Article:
Our quasi-separatist premier insists that her infamous Alberta Sovereignty Act was all about forcing Ottawa to “butt out” of areas that constitutionally belong to Alberta. She has however been somewhat vague about just what incursions she is exercised about. Whatever.
I would prefer that our federal government keep butting into our provincial affairs. Their butt-ins have been both helpful and generous. For example, it is putting $1.64-billion into Calgary’s Green Line, one-third the cost of the city’s latest addition to its LRT system and the city’s most important project. It also paid one-third the cost of the Saddledome, home of the Calgary Flames, and then paid for its renovation.
In 2020, they allocated $1-billion for cleanup of the province’s inactive and orphan oil and gas wells, a particularly generous gesture considering this is the industry’s responsibility.
Yet another aid to the oil industry—and Alberta—was $120-million for the Shell Quest project for carbon dioxide capture and storage, the technology UCP politicians rest their hopes on for dealing with climate change.
Then there was Ottawa’s remarkable generosity in buying Alberta a pipeline when industry lost interest. The feds paid $4.5-billion to purchase the twin of the Trans Mountain Pipeline and are putting up another $17-billion to complete it.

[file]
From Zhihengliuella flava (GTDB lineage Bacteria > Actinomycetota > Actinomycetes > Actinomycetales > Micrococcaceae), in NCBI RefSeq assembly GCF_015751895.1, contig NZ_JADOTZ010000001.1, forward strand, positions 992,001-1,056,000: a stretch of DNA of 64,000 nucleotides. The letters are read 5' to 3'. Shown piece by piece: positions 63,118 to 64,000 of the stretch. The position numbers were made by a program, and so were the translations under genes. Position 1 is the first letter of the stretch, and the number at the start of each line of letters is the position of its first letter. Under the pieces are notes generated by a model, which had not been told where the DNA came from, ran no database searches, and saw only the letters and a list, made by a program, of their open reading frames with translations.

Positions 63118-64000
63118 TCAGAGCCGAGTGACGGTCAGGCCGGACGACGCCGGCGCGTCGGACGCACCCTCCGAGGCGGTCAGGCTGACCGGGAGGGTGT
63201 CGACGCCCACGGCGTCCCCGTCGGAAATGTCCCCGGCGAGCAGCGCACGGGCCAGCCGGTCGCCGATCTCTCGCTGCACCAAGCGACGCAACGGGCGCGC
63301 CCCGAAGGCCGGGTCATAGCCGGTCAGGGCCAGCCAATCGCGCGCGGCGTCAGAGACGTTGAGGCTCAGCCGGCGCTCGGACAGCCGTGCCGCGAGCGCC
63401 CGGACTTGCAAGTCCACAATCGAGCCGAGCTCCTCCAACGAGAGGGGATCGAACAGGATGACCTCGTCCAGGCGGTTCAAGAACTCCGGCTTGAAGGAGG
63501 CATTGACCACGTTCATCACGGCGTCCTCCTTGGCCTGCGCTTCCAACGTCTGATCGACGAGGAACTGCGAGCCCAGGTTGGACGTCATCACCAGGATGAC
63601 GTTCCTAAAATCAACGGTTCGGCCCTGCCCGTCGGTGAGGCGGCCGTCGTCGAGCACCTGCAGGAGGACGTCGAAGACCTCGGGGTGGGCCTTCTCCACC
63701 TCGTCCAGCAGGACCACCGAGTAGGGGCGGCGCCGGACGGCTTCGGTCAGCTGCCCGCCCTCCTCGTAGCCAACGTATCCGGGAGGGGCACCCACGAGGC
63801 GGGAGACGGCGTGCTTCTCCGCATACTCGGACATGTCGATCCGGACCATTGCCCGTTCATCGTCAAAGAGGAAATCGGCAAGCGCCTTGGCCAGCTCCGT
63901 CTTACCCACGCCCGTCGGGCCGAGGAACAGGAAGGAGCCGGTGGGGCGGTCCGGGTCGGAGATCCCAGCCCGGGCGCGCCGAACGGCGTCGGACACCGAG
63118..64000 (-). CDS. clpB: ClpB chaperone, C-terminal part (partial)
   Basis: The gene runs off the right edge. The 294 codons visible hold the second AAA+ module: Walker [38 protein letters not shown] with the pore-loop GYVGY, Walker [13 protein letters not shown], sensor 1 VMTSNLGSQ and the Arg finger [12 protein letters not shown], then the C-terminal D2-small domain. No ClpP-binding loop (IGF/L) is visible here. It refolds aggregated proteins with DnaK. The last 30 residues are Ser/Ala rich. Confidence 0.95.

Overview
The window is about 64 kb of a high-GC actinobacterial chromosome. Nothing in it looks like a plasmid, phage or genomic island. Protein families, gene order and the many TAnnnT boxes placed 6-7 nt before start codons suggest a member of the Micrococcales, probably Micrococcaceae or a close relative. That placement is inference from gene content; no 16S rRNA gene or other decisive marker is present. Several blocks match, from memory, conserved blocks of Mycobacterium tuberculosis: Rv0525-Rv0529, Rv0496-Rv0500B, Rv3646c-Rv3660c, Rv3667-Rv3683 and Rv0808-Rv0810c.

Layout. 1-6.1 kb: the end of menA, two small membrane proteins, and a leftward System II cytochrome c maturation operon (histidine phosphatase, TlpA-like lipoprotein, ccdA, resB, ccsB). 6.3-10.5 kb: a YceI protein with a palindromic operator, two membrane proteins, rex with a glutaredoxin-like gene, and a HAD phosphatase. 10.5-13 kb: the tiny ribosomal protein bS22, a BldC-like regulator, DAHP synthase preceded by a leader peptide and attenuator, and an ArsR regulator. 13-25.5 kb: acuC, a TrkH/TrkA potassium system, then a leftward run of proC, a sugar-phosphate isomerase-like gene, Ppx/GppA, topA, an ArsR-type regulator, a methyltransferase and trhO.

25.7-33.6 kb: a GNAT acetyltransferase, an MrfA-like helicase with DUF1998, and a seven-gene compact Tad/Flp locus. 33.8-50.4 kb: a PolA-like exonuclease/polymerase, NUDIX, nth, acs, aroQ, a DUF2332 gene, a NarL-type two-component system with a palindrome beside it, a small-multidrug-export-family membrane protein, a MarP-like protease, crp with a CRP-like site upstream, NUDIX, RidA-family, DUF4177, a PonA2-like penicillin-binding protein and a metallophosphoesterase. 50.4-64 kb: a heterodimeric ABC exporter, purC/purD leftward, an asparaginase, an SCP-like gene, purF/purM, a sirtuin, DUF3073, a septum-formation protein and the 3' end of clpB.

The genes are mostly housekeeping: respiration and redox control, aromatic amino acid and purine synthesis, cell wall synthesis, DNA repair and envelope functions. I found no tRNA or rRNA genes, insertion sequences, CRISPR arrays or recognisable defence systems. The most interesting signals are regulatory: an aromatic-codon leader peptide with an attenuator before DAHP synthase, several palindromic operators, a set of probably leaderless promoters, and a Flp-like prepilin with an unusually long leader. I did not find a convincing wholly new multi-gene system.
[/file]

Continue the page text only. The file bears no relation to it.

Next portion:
They are also investing $300-million (twice as much as the province) in support of a clean hydrogen project by Air Products Canada Ltd., one of the province’s hopes for a diversified future.
Social infrastructure isn’t ignored either. For example, under the Early Learning and Child Care Agreement, Ottawa will ultimately pay half the cost of child care such that by 2025 the cost of day care will be reduced to $10 a day, a boon especially for Alberta’s working women.
I could go on at length but you get the idea. While our very provincial premier picks fights with the senior level of government, it nonetheless continues to contribute generously to the issues that matter to Albertans. Beneath the political posturing the country persists in working very well.
It’s disappointing and depressing when the leaders of the richest province in one of the richest countries in the world focus on grievances. Issues provincial, such as the state of the health care system, to issues global, such as climate change, cry out for leadership. Jurisdictional self-righteousness contributes nothing toward that leadership and does nothing to serve the real interests of Albertans.